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A day for birds, birds for a lifetime

By Thomas R. Dunlap

Bird Day began in 1894 as part of the wildlife conservation movement that sprang up in response to the slaughter of the bison and the Passenger Pigeon. Birds always had a large role, for they were threatened but also familiar and fascinating. More than any other form of life they drew and held people, becoming for many a lifelong interest, passion, and even obsession. This generation made identifying birds by sight or (less frequently) song a popular hobby, and with it a new kind of book: the field guide. Birding now draws more people than any other outdoor recreation, from every part of the country and ranging from those who want to see every bird on earth to the much greater number who keep a field guide on the windowsill and a casual eye on the bird feeder in the backyard. They buy guides of every kind and check websites with up-to-date information on migration, rarities, and oddities. Some birds become celebrities. “Pale Male,” one of a pair of red-tailed hawks nesting in New York City, attracted a local, then a national following, and their courtship and nesting led to a book, Red-tails in Love.

Birders always went with bird conservation for Audubon’s founders saw the hobby as a way to get women outdoors and interested in nature so they would support bird conservation. Their political work began with campaigns against market hunting and for the protection of songbirds, went on through work for nature reserves, then the banning of pesticides like DDT, and saving the ecosystems on which birds—and all of us–depend. Birders’ cooperation with science goes back as far and has a rich a history. In 1900 amateurs sent their observations to ornithological journals; in the 1920s they joined the national bird-banding program organized by the Bureau of Biological Survey; in the 1980s signed up for the US Fish and Wildlife Service’s Breeding Bird Survey; and now they contribute to citizen science programs gathering data to analyze changes in bird populations across the continent. In a world of climate change and growing human populations, birds provide one of our best windows on we affect nature, and birders serve as the eyes and ears and the interested hearts of that effort.

Reed’s sparrows Reed’s shirt pocket-sized books were easy to carry. From Chester A. Reed, Bird Guide: Part Two, Land Birds East of the Rockies from Parrots to Bluebirds (1906; reprint, New York: Doubleday, Page, 1912).

Because the world keeps changing research never stops, but what keeps the scientist active also makes birding a continuing adventure, as much an exploration of nature as a matter of checking off species. Even on their home grounds birders see annual variation as birds expand their ranges or move out of their area, and occasionally the spectacular irruptions of new species or the occasional collapse of established ones. In the 1950s the self-introduced cattle egret spread through the country, and now the introduced Eurasian collared dove is doing the same. Cave swallows began nesting in the square drainage pipes under large highways, and ornithologists and birders remade their range maps. Recently West Nile virus devastated birds in many parts of the United States. As residues of the banned pesticide DDT leached out of the environment, bald eagles and peregrine falcons returned to parts of their old ranges, and now we can hope to see a eagle soaring over Minneapolis or an urban falcon taking a pigeon over Fifth Avenue.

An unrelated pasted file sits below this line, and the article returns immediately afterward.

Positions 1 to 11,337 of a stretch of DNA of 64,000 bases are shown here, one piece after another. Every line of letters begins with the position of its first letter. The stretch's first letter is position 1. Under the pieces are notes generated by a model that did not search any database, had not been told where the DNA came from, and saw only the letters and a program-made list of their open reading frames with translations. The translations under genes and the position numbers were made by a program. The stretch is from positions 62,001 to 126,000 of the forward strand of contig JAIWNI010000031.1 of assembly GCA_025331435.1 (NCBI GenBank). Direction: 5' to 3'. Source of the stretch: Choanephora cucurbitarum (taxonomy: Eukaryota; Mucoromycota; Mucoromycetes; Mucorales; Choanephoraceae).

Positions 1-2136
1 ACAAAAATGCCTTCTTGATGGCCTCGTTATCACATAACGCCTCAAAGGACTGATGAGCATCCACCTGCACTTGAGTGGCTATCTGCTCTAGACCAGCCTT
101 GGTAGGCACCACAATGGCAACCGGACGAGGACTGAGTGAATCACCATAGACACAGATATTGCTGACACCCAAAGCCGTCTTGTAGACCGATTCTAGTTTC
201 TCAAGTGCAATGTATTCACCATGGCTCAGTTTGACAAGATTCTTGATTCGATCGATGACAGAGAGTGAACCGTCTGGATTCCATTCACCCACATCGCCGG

Birders support conservation and work for it, but they go to the field because birds fascinate them, and here we come back to Bird Day’s original purpose — celebrating birds and inviting us to learn more. Those who want to learn about birds have many more resources than their ancestors. The few field guides available in 1894 treated a small selection of birds, had poor illustrations, and gave only hints about how to tell one bird from another—not surprising when even experts could not reliably distinguish all species in the field. Now every bookstore has shelves of guides with the latest tips on field identification, illustrated with digital photographs or expert paintings even more expertly reproduced, arranged to guide the reader to the right name, and catering to every interest and level of expertise. Roger Tory Peterson’s books, written for people with some experience but not a great deal, sit on bookstore shelves next to David Sibley’s guide, the National Geographic guide, and a dozen more for those who have outgrown “Peterson.” Further along we find volumes on identifying hawks at a distance or sorting out immature gulls, and a new form that offers on one page a dozen or more views of the species sitting, standing, and soaring — a miniature library of images. Audio guides make learning bird songs as easy as sorting out their distinctive plumages, and software puts field guides on our phones. Those tired of identification or just interested in birds in other ways can consult handbooks about birds’ lives, their evolution, and their development.

Seton’s raptors, Auk 14 (Oct. 1897): 395-396

Birders can pursue their passion as far and in as many directions as they wish, for the hobby, though identified with listing, gives us a way to pay attention to the natural world. We can wander, study, and marvel in whatever ways attract us. It has never been a better or more important time to be involved with birds and never a better time to celebrate Bird Day.

Thomas R. Dunlap is Professor of History at Texas A&M University, He is the author of In the Field, Among the Feathered: A History of Birders and Their Guides and Faith in Nature: Environmentalism As Religious Quest.

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Image credit: Both images in the public domain and courtesy of the author.

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